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WhiteHat Security hacks into Chrome OS, exposes extension vulnerability

Google is going through rough times, First, FusionX used the company's homepage to pry into a host of  SCADA systems, and then it was Androids Security Vulnerability issue.
But no matter how complicated and serious the problem, we've been seeing Google in its high Resilience, trying its best to be at the Top notch, but it looks like Google's issues are never ending, as soon as one issue gets solved another  is ready to take its place. Google has failed in securing its Chrome OS, and this issue was officially discussed at the Black Hat conference.

Chrome OS vulnerabilities were revealed at Black Hat 2011 in Las Vegas by Matt Johansen, WhiteHat Security Team Lead, on the right, and Kyle Osborn, Application Security Specialist focusing on offensive security for WhiteHat Security. Here's a screenshot of the actual demonstration revealing the security vulnerability hack into Chrome OS.

According to WhiteHat security researchers Matt Johansen and Kyle Osborn, one major issue is Google's vet-free app approval process, which leaves its Chrome Web Store susceptible to malicious extensions. But there are also vulnerabilities within native extensions, like ScratchPad -- a note-taking extension that stores data in Google Docs. Using a cross-site scripting injection, Johansen and Osborn were able to steal a user's contacts and cookies, which could give hackers access to other accounts, including Gmail. Google quickly patched the hole after WhiteHat uncovered it earlier this year, but researchers told Black Hat's attendees that they've discovered similar vulnerabilities in other extensions, as well.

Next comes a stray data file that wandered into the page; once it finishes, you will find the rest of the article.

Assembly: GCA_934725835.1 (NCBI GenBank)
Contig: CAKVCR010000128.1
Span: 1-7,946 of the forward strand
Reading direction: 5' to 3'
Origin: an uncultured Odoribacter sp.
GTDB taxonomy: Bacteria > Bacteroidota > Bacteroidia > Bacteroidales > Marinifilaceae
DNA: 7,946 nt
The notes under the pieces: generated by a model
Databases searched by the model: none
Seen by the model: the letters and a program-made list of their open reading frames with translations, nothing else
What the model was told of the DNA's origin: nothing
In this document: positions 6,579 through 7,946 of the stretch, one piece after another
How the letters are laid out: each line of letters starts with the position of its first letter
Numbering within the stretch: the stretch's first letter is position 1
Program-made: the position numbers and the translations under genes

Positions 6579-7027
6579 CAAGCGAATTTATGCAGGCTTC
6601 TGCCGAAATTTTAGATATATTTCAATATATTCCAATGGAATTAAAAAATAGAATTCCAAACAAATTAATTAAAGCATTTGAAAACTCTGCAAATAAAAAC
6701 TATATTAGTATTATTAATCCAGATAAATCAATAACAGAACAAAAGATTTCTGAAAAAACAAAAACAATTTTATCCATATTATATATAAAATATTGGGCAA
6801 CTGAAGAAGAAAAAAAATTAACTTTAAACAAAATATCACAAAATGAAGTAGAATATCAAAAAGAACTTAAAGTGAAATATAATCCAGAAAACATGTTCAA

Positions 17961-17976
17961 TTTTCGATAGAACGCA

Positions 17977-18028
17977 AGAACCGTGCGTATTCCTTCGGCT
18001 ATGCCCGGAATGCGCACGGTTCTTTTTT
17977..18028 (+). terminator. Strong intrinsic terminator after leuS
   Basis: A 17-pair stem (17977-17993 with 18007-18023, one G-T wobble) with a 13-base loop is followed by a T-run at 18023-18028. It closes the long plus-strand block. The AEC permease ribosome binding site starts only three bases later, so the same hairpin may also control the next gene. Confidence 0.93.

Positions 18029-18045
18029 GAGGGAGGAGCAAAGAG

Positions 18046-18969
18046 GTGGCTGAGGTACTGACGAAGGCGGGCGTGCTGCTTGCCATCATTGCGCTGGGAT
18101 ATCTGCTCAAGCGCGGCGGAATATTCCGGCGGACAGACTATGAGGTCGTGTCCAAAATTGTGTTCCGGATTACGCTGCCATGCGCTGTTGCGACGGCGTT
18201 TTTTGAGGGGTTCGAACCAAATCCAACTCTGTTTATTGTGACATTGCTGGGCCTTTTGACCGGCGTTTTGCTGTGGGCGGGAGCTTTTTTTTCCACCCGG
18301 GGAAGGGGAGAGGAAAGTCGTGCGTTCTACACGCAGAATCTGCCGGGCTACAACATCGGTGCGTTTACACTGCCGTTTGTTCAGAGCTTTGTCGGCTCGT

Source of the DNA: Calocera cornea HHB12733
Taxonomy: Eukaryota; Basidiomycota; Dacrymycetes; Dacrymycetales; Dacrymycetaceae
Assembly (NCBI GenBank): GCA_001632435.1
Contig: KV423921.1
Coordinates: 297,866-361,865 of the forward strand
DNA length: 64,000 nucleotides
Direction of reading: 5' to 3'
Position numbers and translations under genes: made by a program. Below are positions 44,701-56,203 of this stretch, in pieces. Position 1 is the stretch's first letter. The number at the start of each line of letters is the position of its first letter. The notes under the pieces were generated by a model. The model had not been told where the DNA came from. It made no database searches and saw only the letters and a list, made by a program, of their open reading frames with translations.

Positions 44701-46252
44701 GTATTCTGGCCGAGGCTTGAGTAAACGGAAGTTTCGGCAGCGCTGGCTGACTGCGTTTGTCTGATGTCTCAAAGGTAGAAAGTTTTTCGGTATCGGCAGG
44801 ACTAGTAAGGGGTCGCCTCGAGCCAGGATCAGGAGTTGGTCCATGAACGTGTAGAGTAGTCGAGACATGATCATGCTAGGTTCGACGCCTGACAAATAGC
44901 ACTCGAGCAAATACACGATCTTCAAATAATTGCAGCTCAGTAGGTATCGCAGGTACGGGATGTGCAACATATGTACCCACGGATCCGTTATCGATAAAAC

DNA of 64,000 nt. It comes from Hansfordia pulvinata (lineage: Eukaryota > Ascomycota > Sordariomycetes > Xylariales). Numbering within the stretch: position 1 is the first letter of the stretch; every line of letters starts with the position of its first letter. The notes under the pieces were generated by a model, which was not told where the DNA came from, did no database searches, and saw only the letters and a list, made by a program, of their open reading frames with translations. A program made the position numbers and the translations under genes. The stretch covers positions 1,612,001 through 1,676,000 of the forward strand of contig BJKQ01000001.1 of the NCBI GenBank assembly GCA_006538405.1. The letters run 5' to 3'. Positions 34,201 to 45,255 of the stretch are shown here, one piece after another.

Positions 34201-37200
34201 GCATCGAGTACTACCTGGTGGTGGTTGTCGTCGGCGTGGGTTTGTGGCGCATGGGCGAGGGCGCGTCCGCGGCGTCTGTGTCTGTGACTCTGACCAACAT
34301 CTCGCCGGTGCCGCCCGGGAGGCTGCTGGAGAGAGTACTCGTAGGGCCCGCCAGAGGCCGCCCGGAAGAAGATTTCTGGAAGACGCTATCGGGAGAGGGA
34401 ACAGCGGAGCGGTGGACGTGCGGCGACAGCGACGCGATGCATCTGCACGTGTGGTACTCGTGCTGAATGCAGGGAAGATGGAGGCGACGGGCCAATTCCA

In a statement, a Google spokesperson said, "This conversation is about the Web, not Chrome OS. Chromebooks raise security protections on computing hardware to new levels." The company went on to say that its laptops can ward off attacks better than most, thanks to "a carefully designed extensions model and the advanced security available through Chrome that many users and experts have embraced."

Not to worry Chrome OS does remain one of the most secure platforms(atleast for now), thanks to Google’s work in ensuring holes are closed.


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